Yet there is some good philosophy of religion out there, and one philosopher who supports the theistic position is Paul Herrick. Herrick has a very interesting article defending the cosmological argument against another philosopher, Keith Parsons, who is an atheist.
Herrick argues that belief in God remains reasonable despite the apparent success of science in explaining the universe. Although I genuinely appreciate the argument and the various inroads Herrick takes to develop and support his points, I think his argument ultimately fails for three reasons:
- To my mind, the creator deity described by Herrick bears little resemblance to the god(s) of the Torah, the Christian Gospels, the Qur’an, Hindu texts and so on. Although Herrick argues that the God of philosophical theism created this universe out of love, his cosmological theism seems at odds with the berserker deities of holy books. The Hebrew Scriptures and the New Testament both depict gods with the all-too-human fits of passion, jealously, and rage.
- Philosophical theism is, as Herrick admits, not a scientific explanation. But Herrick’s article attempts to use philosophical theism to explain something that is primarily within scientific jurisdiction. The best explanation will be a scientific one. Non-scientific explanations, although interesting, will always be too speculative for extended consideration.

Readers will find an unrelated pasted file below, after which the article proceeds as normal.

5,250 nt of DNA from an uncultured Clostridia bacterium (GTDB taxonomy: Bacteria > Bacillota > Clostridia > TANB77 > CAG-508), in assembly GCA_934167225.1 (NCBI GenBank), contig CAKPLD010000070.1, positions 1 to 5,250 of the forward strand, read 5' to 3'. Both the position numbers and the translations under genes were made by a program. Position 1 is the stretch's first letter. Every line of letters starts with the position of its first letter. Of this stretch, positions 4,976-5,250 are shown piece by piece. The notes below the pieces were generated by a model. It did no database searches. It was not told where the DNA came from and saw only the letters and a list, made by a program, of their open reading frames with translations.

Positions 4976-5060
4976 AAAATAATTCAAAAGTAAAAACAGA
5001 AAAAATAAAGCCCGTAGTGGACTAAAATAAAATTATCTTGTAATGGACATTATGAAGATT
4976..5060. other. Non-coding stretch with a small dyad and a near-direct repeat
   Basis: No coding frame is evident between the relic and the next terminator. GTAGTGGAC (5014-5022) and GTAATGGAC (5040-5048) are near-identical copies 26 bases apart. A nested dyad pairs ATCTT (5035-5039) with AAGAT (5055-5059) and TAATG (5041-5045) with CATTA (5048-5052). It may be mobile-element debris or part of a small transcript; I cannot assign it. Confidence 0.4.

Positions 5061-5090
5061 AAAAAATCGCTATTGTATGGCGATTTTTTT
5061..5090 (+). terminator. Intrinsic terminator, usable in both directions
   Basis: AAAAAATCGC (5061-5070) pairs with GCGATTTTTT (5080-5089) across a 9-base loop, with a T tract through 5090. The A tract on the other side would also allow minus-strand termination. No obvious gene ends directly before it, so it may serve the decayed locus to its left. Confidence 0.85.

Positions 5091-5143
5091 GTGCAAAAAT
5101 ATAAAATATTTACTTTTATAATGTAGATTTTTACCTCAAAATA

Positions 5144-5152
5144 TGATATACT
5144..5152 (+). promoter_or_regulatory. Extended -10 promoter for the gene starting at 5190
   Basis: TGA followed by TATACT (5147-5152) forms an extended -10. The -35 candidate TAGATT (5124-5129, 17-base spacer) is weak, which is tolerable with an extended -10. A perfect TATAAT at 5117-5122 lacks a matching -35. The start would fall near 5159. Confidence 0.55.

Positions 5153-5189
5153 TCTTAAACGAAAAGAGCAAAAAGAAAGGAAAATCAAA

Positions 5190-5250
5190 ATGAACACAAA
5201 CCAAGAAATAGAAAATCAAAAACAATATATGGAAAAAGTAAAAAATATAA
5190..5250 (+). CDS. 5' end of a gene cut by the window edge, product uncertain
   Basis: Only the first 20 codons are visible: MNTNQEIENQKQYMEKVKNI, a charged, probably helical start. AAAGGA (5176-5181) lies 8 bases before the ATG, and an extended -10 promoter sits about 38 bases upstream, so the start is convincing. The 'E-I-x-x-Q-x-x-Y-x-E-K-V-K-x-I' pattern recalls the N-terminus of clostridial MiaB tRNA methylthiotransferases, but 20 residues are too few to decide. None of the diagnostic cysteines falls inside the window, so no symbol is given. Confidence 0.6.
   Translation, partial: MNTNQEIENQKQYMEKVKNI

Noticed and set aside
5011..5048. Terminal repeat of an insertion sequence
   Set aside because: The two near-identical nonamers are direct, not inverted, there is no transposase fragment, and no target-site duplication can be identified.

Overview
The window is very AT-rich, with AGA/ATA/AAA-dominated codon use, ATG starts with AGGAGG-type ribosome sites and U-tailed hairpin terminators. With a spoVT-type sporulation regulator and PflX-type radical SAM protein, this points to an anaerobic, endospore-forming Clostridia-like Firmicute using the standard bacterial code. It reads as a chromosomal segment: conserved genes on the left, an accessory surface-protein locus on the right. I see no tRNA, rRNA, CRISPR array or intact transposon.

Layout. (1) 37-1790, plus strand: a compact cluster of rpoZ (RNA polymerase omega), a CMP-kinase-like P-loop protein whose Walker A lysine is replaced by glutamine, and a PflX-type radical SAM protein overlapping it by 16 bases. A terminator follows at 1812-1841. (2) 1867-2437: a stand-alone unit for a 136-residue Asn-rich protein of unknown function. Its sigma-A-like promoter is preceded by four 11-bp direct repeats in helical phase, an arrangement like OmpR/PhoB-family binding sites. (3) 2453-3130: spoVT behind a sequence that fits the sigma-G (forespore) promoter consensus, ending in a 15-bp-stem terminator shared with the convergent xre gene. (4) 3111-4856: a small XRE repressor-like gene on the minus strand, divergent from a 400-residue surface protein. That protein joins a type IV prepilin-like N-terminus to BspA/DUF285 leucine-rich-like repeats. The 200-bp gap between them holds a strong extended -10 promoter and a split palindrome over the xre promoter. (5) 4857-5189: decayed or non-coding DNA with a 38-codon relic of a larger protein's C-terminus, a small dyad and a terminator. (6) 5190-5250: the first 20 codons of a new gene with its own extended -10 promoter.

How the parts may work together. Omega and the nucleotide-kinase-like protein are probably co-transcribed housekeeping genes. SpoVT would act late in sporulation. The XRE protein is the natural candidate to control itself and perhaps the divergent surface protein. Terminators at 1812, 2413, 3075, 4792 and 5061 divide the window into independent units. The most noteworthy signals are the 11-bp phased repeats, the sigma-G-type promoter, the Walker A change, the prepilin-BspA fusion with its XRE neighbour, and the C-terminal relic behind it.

- Herrick’s position rests on a simple distinction. His philosophical theism, he says, “makes rational sense of the existence of the material universe.” Atheism and scientific materialism do not provide a satisfying explanation for this existence. And yet…what if we were to ask Herrick, “Your rational explanation: is it true?” His answer would be, “I’m not sure. I don’t know.” Thus, in the end, Herrick's rational explanation is no better than the scientific explanation which does not make full and complete sense of the material universe. Plus, even the most apparently rational explanations require validation—no matter how “satisfying” some people seem to think these explanations are prima facie. The choice is, then, between a rational explanation without validation and a scientific explanation that is incomplete.
Although I disagree with its conclusion, I heartily recommend Herrick's article. Were I a philosopher, I would want to be able to put together an argument as well as Herrick has.